The Great Recession officially lasted from December 2007 to June 2009 and had immediate and lasting negative financial impact on households and the broader markets. The economy bottomed out, crushing the real estate and stock markets, destroying $18.9 trillion of household wealth, and wiping out more than eight million jobs. Investors heavily invested in the stock market through investment and retirement accounts saw their portfolios wiped out almost overnight.
The Great Recession Created a New Population of Renters and a Need for More Affordable Housing
The demand for affordable housing rises during times of economic hardship, such as during a recession. As more people lose jobs and homes, the demand for affordable rental homes goes up. According to Harvard University’s Joint Center for Housing Studies, the renter share of all U.S. households jumped from 31 percent in 2004 to 35 percent in 2012, with that share projected to grow even more over the next ten years. Since the Great Recession, supply has outstripped demand for affordable housing, and that gap is currently growing with projections pointing to growth in the foreseeable future.
So, we know demand for affordable housing increases in a recession, but what is surprising about housing affordability trends in our current period of economic recovery and expansion is that the gap between demand and supply for affordable housing is widening. This gap can be attributed to a confluence of factors unique to this point in time in U.S. history, fueled by two disparate generations: Baby Boomers and Millennials. Affordable housing is attracting Millennial-age households and young families looking to minimize their carbon and environmental footprint by minimizing their living space. Retiring Baby Boomers are looking to extract equity from their family home and downsize to pocket the extra cash to fund a comfortable retirement lifestyle.
An Often-Overlooked Housing Option May be the Solution
Because of existing unprecedented demand for affordable housing, another recession will only make the gap between what owners and renters can afford and what is available to them wider, causing the number of low income renters to increase. I would say in no other affordable housing sector will this gap between supply and demand be wider than in the mobile home sector, a sector often overlooked and underdeveloped in real estate investors’ portfolios.
To make this sector even more intriguing, new mobile home communities just are not being developed. There are 8.6 million mobile homes in the United States, according to a 2013 U.S. Census Bureau report. “That number is not likely to grow…given restrictive zoning laws and the prohibitive cost of building a new [mobile home] park, meaning supply is static even as demand for cheap places to live is high,” wrote New York Times reporter Gary Rivlin on the topic in 2014.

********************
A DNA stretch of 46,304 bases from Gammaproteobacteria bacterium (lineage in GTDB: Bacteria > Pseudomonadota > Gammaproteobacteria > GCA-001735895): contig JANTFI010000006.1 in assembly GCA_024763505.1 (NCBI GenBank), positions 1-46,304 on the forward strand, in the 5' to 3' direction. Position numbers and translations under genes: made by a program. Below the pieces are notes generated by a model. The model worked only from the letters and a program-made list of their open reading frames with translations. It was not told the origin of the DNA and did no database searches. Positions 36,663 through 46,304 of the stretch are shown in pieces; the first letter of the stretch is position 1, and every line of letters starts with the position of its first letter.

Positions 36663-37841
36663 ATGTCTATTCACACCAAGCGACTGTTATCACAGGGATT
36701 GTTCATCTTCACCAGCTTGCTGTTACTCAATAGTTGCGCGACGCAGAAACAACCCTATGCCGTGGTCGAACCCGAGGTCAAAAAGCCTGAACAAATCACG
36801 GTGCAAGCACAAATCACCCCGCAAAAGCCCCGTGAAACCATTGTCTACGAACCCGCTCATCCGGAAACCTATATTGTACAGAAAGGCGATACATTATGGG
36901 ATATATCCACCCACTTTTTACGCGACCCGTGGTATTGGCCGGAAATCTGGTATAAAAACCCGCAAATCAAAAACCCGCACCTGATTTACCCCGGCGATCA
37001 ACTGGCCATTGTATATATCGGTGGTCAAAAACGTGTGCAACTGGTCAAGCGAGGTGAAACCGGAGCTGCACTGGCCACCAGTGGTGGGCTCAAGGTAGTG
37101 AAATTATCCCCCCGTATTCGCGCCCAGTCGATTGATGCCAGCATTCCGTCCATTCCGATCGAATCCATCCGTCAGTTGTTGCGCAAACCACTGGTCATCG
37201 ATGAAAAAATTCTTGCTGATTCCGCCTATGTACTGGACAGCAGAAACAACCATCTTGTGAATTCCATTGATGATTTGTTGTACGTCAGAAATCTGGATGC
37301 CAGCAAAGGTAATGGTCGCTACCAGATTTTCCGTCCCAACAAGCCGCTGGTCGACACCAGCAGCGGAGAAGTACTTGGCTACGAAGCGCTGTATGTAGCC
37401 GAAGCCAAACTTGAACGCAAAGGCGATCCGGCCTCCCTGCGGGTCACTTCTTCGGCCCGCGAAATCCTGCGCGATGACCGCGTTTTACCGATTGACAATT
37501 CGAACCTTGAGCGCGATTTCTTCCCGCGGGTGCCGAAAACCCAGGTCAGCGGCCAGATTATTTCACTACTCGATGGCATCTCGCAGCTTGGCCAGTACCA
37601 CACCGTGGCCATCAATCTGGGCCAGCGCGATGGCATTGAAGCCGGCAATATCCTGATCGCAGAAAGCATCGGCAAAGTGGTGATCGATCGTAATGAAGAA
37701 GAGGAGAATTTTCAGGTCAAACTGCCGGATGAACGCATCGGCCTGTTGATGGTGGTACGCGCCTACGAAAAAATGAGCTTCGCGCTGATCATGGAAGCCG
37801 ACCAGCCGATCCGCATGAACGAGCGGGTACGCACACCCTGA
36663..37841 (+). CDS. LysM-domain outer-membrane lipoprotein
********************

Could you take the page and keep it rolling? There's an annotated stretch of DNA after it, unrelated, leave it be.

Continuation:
With the demand for affordable housing constantly growing, investors can make a big difference in their communities and their investment returns if they invest in the right mobile home communities. The key is knowing where to look, what to buy, and how to improve the properties once you have them.
Doing Due Diligence on a Mobile Home Community
Because MHCs are inherently affordable and offer many benefits important to two of the biggest homebuying and renting populations in the market today, these developments are both recession-resistant and recession-friendly. Of course, investors must do careful due diligence when investing in such a property, since MHCs are unique in the housing sector.
Here are a few things to consider:
What is the actual Net Operating Income (NOI)?
Since 2000, MHCs have offered some of the best NOI rates in the commercial real estate sector (see graph below). However, since many of these developments need some “TLC,” you must be very careful when evaluating a potential deal. Find out how the owner derived the current NOI and what they are using to base projections for the future.
What is the demand for affordable housing in the area?
Mobile homes are a great option for Baby Boomers and Millennials, but make sure that these populations are looking for housing solutions in an area before investing in an MHC. If they’re not hunting housing, you might be making a purchase that you cannot fully leverage. Carefully consider your market and the demand trends in the area.
How will you force appreciation, if necessary?
In many instances, we find that simply “upping the ante” in our community management has a nearly instantaneous effect when it comes to creating demand for residence in our MHCs. However, you must carefully evaluate the cost of making community-oriented improvements and the cost of vital improvements, such as rehabbing existing structures or replacing them, against local residents’ ability to pay higher prices for such upgrades.
Andrew Lanoie is the CEO of Four Peaks Capital Partners, a private investment firm based in Phoenix, Arizona, focused on alternative assets. Learn more at fourpeakspartners.com or email him directly at email@example.com.